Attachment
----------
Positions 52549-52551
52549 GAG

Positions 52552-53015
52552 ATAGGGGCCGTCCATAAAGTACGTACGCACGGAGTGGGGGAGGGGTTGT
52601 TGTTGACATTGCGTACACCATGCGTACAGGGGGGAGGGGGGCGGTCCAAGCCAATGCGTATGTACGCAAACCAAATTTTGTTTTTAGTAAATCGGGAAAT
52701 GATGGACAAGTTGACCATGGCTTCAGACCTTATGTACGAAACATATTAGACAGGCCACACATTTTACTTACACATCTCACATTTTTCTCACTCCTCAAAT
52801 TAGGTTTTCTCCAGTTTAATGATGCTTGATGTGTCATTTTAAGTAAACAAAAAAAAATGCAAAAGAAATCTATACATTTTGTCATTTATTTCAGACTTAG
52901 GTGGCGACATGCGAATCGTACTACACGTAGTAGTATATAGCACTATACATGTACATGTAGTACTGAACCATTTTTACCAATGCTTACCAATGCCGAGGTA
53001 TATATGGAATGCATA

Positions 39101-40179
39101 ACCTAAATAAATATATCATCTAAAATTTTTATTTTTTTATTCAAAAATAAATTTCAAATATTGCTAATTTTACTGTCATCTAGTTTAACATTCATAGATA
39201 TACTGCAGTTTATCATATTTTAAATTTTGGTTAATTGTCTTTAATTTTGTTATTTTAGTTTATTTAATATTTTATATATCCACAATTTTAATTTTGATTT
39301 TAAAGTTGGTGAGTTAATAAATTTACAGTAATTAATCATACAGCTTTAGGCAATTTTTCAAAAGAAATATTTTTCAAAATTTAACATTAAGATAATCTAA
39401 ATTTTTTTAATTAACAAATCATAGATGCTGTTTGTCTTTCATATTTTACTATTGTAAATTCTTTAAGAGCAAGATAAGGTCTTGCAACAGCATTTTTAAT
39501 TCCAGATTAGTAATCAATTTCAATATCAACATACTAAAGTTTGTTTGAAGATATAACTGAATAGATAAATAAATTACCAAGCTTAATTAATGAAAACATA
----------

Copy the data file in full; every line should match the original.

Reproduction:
Positions 52549-52551
52549 GAG

Positions 52552-53015
52552 ATAGGGGCCGTCCATAAAGTACGTACGCACGGAGTGGGGGAGGGGTTGT
52601 TGTTGACATTGCGTACACCATGCGTACAGGGGGGAGGGGGGCGGTCCAAGCCAATGCGTATGTACGCAAACCAAATTTTGTTTTTAGTAAATCGGGAAAT
52701 GATGGACAAGTTGACCATGGCTTCAGACCTTATGTACGAAACATATTAGACAGGCCACACATTTTACTTACACATCTCACATTTTTCTCACTCCTCAAAT
52801 TAGGTTTTCTCCAGTTTAATGATGCTTGATGTGTCATTTTAAGTAAACAAAAAAAAATGCAAAAGAAATCTATACATTTTGTCATTTATTTCAGACTTAG
52901 GTGGCGACATGCGAATCGTACTACACGTAGTAGTATATAGCACTATACATGTACATGTAGTACTGAACCATTTTTACCAATGCTTACCAATGCCGAGGTA
53001 TATATGGAATGCATA

Positions 39101-40179
39101 ACCTAAATAAATATATCATCTAAAATTTTTATTTTTTTATTCAAAAATAAATTTCAAATATTGCTAATTTTACTGTCATCTAGTTTAACATTCATAGATA
39201 TACTGCAGTTTATCATATTTTAAATTTTGGTTAATTGTCTTTAATTTTGTTATTTTAGTTTATTTAATATTTTATATATCCACAATTTTAATTTTGATTT
39301 TAAAGTTGGTGAGTTAATAAATTTACAGTAATTAATCATACAGCTTTAGGCAATTTTTCAAAAGAAATATTTTTCAAAATTTAACATTAAGATAATCTAA
39401 ATTTTTTTAATTAACAAATCATAGATGCTGTTTGTCTTTCATATTTTACTATTGTAAATTCTTTAAGAGCAAGATAAGGTCTTGCAACAGCATTTTTAAT
39501 TCCAGATTAGTAATCAATTTCAATATCAACATACTAAAGTTTGTTTGAAGATATAACTGAATAGATAAATAAATTACCAAGCTTAATTAATGAAAACATA